Web applications

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Web applications  edit   (Category  edit)


Contents

Definition

Philosophy

Elevator Up (http://www.elevatorup.com/). Retrieved on 2007-05-11 11:18.


We develop things that people want to use and come back to. We focus on what you have to say and delivering that to your audience the way they want to receive it. Gone are the days of thinking about ourselves or what a company board deems important - give your customers what they're looking for and you'll get more of them. If the idea of this makes sense and you're looking to partner with a company that wants to help you communicate with customers, you're ready to take the Elevator Up.

http://7dots.com/. Retrieved on 2007-05-11 11:18.


...

  • API - so you can use the service how you want, and in new and interesting ways.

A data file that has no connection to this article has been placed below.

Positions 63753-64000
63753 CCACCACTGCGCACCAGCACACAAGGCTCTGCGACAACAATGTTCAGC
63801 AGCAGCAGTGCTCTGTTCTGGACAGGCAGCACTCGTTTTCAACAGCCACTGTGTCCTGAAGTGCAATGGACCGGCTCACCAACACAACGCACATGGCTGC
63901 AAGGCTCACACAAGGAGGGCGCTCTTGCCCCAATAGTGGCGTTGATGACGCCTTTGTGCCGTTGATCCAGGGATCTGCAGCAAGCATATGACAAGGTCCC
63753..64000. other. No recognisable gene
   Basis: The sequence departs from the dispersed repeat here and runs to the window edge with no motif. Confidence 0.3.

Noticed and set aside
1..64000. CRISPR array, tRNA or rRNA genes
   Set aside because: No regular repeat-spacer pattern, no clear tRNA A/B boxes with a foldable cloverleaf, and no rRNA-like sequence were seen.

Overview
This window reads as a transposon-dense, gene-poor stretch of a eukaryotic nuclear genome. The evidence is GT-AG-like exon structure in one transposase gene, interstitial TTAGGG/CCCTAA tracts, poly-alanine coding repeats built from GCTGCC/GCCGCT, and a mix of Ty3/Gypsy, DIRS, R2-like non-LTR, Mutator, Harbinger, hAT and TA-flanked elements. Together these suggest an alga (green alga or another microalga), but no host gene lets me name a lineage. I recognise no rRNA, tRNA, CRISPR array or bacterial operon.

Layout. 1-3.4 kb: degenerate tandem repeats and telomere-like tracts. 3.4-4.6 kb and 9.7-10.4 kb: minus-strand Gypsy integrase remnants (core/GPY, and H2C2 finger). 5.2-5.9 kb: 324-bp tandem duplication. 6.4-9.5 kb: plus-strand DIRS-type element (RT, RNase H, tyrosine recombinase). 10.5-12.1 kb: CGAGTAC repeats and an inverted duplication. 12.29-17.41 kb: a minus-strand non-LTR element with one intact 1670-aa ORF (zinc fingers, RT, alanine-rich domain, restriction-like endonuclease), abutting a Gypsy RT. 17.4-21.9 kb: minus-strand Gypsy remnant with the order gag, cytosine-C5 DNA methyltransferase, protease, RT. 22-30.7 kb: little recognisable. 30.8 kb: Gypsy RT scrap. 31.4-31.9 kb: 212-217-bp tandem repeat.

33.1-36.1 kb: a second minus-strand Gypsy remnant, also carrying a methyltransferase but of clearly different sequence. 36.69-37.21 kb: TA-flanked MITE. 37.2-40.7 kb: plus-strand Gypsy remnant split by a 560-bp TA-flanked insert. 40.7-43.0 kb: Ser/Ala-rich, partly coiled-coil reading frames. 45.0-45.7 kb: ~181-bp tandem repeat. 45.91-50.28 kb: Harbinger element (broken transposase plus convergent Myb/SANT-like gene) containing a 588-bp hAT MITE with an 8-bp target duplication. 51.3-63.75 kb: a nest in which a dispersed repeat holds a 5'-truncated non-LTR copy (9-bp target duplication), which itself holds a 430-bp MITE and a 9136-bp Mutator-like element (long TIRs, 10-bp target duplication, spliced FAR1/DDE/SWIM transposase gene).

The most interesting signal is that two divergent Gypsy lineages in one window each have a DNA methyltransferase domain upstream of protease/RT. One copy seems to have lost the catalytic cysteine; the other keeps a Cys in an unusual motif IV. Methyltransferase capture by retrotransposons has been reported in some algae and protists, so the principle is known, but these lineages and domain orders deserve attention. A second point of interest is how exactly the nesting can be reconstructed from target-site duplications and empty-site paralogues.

...

Eventable - Online Event Registration (making life simple) (https://www.eventable.com/). Retrieved on 2007-05-11 11:18.


Why did we develop this?

The Eventable team is focused on helping others create community and share passion. We noticed that getting people together was a tough hurdle and decided to do something about it.


Applications

balloon

[Ruby (category)] [Nice project sites (category)] star_full.gif star_full.gif star_full.gif

Very, very slick!

http://balloon.hobix.com/


Create a Script ... [checks name availability as you type] A short name for your script, will be seen in the link. what's recent? / rss

  • tyler_svn_configure 4 minutes ago by TylerRick
what's popular?
  • hpricot executed 1,151 times
  • tepee executed 553 times
  • test executed 437 times
looking deeper? list all / chronologically / by executions

http://balloon.hobix.com/


This is a balloon. Balloons are web pages that double as Ruby programs. To run this page: ruby -ropen-uri -e 'eval(open("http://balloon.hobix.com/test").read)' BE ALERT! Running this script could be dangerous. Be sure to review this page. You know: it's like anything else on the Internet. test, a balloon by why The balloon test script. Shows off all the features of Balloon.

   1. Runs some Ruby.
      Click here to view the code. [Expands inline]

   2. Connects to gem server at code.whytheluckystiff.net.